The “product” that the NFL is so proud of is the result of world-class athletes performing at their peak under the brightest of lights.
As humans, they will inevitably make mistakes. The consequences for themselves, their teammates, and their fans can be disastrous.
Look no further than the final seconds of Sunday’s game between the New England Patriots and the Las Vegas Raiders. With the game tied at 24, three seconds left on the clock and the Raiders in prevent defence, Patriots running back Rhamondre Stevenson ran up the middle for 23 yards.
Despite being on the other side of the whistle, he made the fateful decision to lateral the ball to teammate Jakobi Meyers.
Meyers took a step back and decided to throw across the middle of the field. Waiting for his perfect spiral in the middle of the Raiders logo was Las Vegas defensive end Chandler Jones. The former Patriot made a clean catch, turned stiff-armed Patriots quarterback Mac Jones into the middle of the field, and sprinted for the game-winning touchdown.
Desean Jackson’s Meadowlands Miracle
Matt Dodge only had to punt the ball out of bounds. The Philadelphia Eagles had already tied the Giants at 31, erasing a 21-point deficit in less than eight minutes, with 14 seconds on the clock.
Instead, the line-drive kick was aimed squarely at Desean Jackson. The speedster muffed the punt, but quickly recovered. He took a breather, spotted a seam, and dashed up the middle of the field. Jackson was in the open field in the blink of an eye as the clock approached zero.
The Eagles won in overtime to improve to 10-4, while the Giants fell to 9-5 and missed the playoffs in 2010.
‘Butt fumble,’ Mark Sanchez
It was the night before Thanksgiving ten years ago. The Rex Ryan-coached New York Jets were facing AFC East rival New England. Trailing by 14 with nine minutes to go in the second quarter, Jets quarterback Mark Sanchez went to hand off the ball. Nobody was present to accept it.
The Patriots were once again on the wrong end of one of these plays. In 2018, the Miami Dolphins were losing 33-28 when they ran the sandlot play as time expired.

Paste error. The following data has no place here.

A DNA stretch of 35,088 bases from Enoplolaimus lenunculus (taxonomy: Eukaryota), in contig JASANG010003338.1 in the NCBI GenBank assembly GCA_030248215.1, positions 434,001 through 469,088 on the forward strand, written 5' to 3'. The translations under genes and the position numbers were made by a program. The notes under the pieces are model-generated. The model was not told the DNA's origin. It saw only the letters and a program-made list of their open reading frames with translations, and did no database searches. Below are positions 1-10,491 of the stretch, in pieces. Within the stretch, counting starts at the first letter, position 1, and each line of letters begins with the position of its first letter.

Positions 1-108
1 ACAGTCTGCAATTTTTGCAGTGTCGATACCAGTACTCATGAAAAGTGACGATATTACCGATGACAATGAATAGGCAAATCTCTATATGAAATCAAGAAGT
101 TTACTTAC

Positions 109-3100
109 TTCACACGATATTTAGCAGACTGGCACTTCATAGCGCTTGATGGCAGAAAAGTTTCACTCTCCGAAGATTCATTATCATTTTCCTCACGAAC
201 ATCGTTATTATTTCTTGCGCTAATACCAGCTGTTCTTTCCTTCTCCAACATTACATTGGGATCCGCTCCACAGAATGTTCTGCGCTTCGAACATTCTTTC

First, Ryan Tannehill connected with Davis Sills near midfield, who lateraled to Devante Parker. Kenyan Drake took the second lateral, circled a few defenders, and beat Rob Gronkowski to the pylon for the game-winning touchdown and a 34-33 Dolphins victory.
Russell Wilson’s 1-yard interception
The Seattle Seahawks and Russell Wilson were one yard away from winning their second Super Bowl in a dramatic victory over the Patriots. When the Seahawks chose to throw from that distance rather than hand the ball off to Marshawn Lynch, it became one of the most perplexing decisions in NFL history.
New England cornerback Malcolm Butler jumped the route, and his interception is regarded as one of the most clutch plays in NFL history, while the Seahawks’ numerous gaffes are remembered forever.
In 2015, a “Sunday Night Football” game between the Indianapolis Colts and the New England Patriots provided one of the more bizarre moments in recent memory.
The Colts not only lined up in an illegal formation while attempting the fake punt, but Griff Whalen snapped the ball to Colt Anderson, who was under centre. Anderson was easily tackled behind the line of scrimmage by the Patriots defenders surrounding him.
Pat McAfee, the Colts’ punter at the time, later explained that the play was intended to draw New England offside and that if successful, the team was supposed to take a delay of game; the ball was never supposed to be snapped.
Do all of these plays involve the Patriots?
Super Bowl gaffe by Garo Yepremian
Yepremian, a left-footed kicker, was called upon to extend the Dolphins’ 14-0 lead over Washington in Super Bowl 7. His kick was deflected, and Yepremian found himself with the ball at his feet.
The Musical City Miracle
With the score 16-15, the Tennessee Titans needed a miracle to win the AFC Wild Card game against the Buffalo Bills on Jan. 8, 2000.
Lorenzo Neal fielded the short kickoff and handed it to tight end Frank Wycheck, who ran to the right side of the field. Wycheck then turned and threw the ball to receiver Kevin Dyson across the field. The term “independent” refers to a person who does not work for the government.
This play was dubbed “Home Run Throwback” by the Titans.
Brandon Bostick fails to recover an onside kick in the Packers’ game against the Seahawks.
A third-string tight end for the Packers, Bostick should have been a footnote in the 2014 NFC Championship Game. Instead, he was the main character. With a 19-14 lead, Green Bay had to recover a Seattle onside kick attempt and run out the clock.
Except for Bostick, who got in the way.
Bostick was supposed to block, and Jordy Nelson, the dependable receiver, was waiting behind him to field the kick. He flailed his arms and leaped. The ball passed through his arms and struck him in the head. The ball popped in the air, and the Seahawks recovered to take a 22-19 lead on the next drive with a touchdown and two-point conversion.
The Packers tied the game at 22 to force overtime, but Seattle won the coin toss and won the game to advance to the Super Bowl.